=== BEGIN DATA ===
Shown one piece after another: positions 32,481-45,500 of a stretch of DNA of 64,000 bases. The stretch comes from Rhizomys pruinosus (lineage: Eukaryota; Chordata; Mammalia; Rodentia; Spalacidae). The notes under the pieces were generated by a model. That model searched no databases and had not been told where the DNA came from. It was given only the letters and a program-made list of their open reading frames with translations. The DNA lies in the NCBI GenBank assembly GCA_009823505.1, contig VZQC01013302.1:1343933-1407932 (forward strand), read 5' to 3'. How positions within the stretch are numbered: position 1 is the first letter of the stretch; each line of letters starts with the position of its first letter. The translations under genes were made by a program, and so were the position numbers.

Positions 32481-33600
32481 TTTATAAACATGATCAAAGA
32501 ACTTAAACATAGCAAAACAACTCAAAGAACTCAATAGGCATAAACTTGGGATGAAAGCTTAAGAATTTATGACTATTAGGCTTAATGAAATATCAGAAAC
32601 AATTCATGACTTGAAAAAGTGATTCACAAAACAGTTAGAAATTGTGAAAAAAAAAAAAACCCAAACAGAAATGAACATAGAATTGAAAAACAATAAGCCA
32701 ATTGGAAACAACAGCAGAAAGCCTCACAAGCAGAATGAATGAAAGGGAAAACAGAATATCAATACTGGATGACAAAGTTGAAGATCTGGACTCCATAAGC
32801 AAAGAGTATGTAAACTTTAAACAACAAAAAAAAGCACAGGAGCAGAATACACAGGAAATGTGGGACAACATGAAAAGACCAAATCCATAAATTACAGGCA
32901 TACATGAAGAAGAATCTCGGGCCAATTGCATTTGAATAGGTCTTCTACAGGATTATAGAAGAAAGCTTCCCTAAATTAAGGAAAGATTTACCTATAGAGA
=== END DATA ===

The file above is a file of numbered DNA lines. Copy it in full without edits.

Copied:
Shown one piece after another: positions 32,481-45,500 of a stretch of DNA of 64,000 bases. The stretch comes from Rhizomys pruinosus (lineage: Eukaryota; Chordata; Mammalia; Rodentia; Spalacidae). The notes under the pieces were generated by a model. That model searched no databases and had not been told where the DNA came from. It was given only the letters and a program-made list of their open reading frames with translations. The DNA lies in the NCBI GenBank assembly GCA_009823505.1, contig VZQC01013302.1:1343933-1407932 (forward strand), read 5' to 3'. How positions within the stretch are numbered: position 1 is the first letter of the stretch; each line of letters starts with the position of its first letter. The translations under genes were made by a program, and so were the position numbers.

Positions 32481-33600
32481 TTTATAAACATGATCAAAGA
32501 ACTTAAACATAGCAAAACAACTCAAAGAACTCAATAGGCATAAACTTGGGATGAAAGCTTAAGAATTTATGACTATTAGGCTTAATGAAATATCAGAAAC
32601 AATTCATGACTTGAAAAAGTGATTCACAAAACAGTTAGAAATTGTGAAAAAAAAAAAAACCCAAACAGAAATGAACATAGAATTGAAAAACAATAAGCCA
32701 ATTGGAAACAACAGCAGAAAGCCTCACAAGCAGAATGAATGAAAGGGAAAACAGAATATCAATACTGGATGACAAAGTTGAAGATCTGGACTCCATAAGC
32801 AAAGAGTATGTAAACTTTAAACAACAAAAAAAAGCACAGGAGCAGAATACACAGGAAATGTGGGACAACATGAAAAGACCAAATCCATAAATTACAGGCA
32901 TACATGAAGAAGAATCTCGGGCCAATTGCATTTGAATAGGTCTTCTACAGGATTATAGAAGAAAGCTTCCCTAAATTAAGGAAAGATTTACCTATAGAGA